Burundian President Pierre Nkurunziza’s “re-election” in July for a third five-year term violated the terms of his country’s constitution. (Photo: World Economic Forum)

Burundian President Pierre Nkurunziza’s “re-election” in July for a third five-year term violated the terms of his country’s constitution. (Photo: World Economic Forum)

Since 2000, a dozen “big men” have attempted to circumvent the standard two-term limit for heads of state that is embedded in many African constitutions. Half have failed, most notoriously and surprisingly, President Blaise Compaoré in Burkina Faso in 2014. After a successful coup in 1987 and 27 consecutive years as the uncontested leader of his West African country, Compaoré’s attempt to seek a third term as president (he had been elected president in 2005 and 2010) was thwarted when the citizens of Ouagadougou, Burkina’s expanding capital, rose up in their thousands for four days to decry Compaoré’s anti-democratic manoeuvers. He fled, and young military officers took over, promising elections in October and respect for the constitution.
Compaoré’s exit was more dramatic than most. But before he failed to breach the third-term prohibition, Bakili Muluzi in Malawi, Sam Nujoma in Namibia, Olusegun Obasanjo in Nigeria, Frederick Chiluba in Zambia, Mamadou Tandja in Niger and Abdoulaye Wade in Senegal had all been prevented by civil society agitation and parliamentary reluctance from pursuing their third-term dreams. In each case, the attempt to overturn constitutional bans was unpopular, believed to be unnecessarily narcissistic and judged offensive to prevailing norms.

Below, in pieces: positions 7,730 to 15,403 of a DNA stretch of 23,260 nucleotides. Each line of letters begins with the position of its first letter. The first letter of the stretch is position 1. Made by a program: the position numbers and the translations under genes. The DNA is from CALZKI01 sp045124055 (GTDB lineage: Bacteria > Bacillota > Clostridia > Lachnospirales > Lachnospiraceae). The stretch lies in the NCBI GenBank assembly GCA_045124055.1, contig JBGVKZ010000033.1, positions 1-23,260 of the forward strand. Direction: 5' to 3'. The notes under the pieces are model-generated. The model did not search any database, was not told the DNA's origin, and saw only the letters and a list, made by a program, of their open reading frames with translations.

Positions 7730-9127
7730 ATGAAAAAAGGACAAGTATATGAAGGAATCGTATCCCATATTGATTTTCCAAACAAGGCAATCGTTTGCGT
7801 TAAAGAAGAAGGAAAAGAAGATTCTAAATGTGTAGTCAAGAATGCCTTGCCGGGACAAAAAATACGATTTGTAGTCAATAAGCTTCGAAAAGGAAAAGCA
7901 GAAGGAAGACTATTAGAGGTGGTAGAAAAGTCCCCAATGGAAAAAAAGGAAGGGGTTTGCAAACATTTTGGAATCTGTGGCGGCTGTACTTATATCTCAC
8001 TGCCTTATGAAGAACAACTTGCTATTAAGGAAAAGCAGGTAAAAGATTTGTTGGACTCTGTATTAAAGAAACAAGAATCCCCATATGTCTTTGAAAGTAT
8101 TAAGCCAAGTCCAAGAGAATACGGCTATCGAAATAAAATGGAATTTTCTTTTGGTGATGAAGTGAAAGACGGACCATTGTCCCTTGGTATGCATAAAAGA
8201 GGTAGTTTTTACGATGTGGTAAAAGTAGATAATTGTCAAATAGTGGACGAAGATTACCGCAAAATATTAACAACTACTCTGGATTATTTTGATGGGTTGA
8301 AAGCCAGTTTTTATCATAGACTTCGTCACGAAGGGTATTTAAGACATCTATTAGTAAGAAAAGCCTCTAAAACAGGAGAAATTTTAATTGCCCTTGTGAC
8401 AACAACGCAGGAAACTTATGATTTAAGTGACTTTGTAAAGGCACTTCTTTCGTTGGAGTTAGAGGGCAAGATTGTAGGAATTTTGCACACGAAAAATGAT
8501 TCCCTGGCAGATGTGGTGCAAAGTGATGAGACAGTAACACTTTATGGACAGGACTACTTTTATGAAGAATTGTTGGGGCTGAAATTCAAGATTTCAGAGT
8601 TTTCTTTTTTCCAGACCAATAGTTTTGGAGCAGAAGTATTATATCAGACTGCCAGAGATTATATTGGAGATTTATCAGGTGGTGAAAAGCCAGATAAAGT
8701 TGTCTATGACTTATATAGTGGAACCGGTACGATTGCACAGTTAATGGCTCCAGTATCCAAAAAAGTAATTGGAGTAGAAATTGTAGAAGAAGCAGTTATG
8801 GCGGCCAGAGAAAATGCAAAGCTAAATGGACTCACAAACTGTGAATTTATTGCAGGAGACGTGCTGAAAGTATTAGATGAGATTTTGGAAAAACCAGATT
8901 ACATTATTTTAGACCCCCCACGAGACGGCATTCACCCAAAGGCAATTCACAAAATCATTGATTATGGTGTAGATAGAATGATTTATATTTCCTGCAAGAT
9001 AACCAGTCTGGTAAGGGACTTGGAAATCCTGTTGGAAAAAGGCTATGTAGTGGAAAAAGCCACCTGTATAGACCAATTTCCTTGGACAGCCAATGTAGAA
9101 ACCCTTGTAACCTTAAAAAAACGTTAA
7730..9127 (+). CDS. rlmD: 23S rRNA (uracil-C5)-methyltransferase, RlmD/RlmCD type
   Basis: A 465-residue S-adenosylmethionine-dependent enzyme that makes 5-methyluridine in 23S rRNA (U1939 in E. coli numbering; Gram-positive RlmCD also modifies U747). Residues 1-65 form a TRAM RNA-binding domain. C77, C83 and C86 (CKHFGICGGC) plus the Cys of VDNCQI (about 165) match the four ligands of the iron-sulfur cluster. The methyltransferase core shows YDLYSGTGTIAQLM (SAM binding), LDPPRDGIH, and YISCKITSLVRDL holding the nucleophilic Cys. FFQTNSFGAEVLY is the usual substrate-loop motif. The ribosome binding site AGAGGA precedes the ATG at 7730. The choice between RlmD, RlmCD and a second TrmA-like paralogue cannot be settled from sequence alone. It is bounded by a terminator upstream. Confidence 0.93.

A further dozen African presidents have all quietly left office in recent years after completing two terms. Whether or not they believed themselves “big men” in the African political manner, they decided (in a few cases very reluctantly) not even to contemplate trying to overturn constitutional limitations. Their actions reflected respect for the rule of law.

African “big men”
But not so Nkurunziza, who tossed aside those profiles in presidential probity. Equally, what happened to the losing sextet of third-term wannabes (Muluzi and the rest) and Compaoré might conceivably have cautioned Nkurunziza and stilled his disdain for Burundi’s constitution, popular and world opinion and democratic norms. But, either more resolute or more sure of his own security forces (which negated a coup attempt in June), Nkurunziza survived, thus emboldening those other African “big men” who also seem anxious in 2015 to override third-term constitutional prohibitions.
Foremost is President Paul Kagame in Rwanda, now approaching the end of his second seven-year term as omnipotent ruler. Kagame and his insurgent troops rescued Rwanda from its horrific genocide in 1994, marching into the country from neighbouring Uganda. He remained as minister of defence and the power behind a president he selected until 2000, when he himself took unquestioned control. Under a new constitution, he was elected president in 2003 and again in 2010 with 93 percent of the vote. Now Kagame, who says he is “open to going or not going depending on the interest and future of this country,” is orchestrating a “popular” movement to demand that the constitution be amended so he can continue in office beyond 2017, when his current term ends.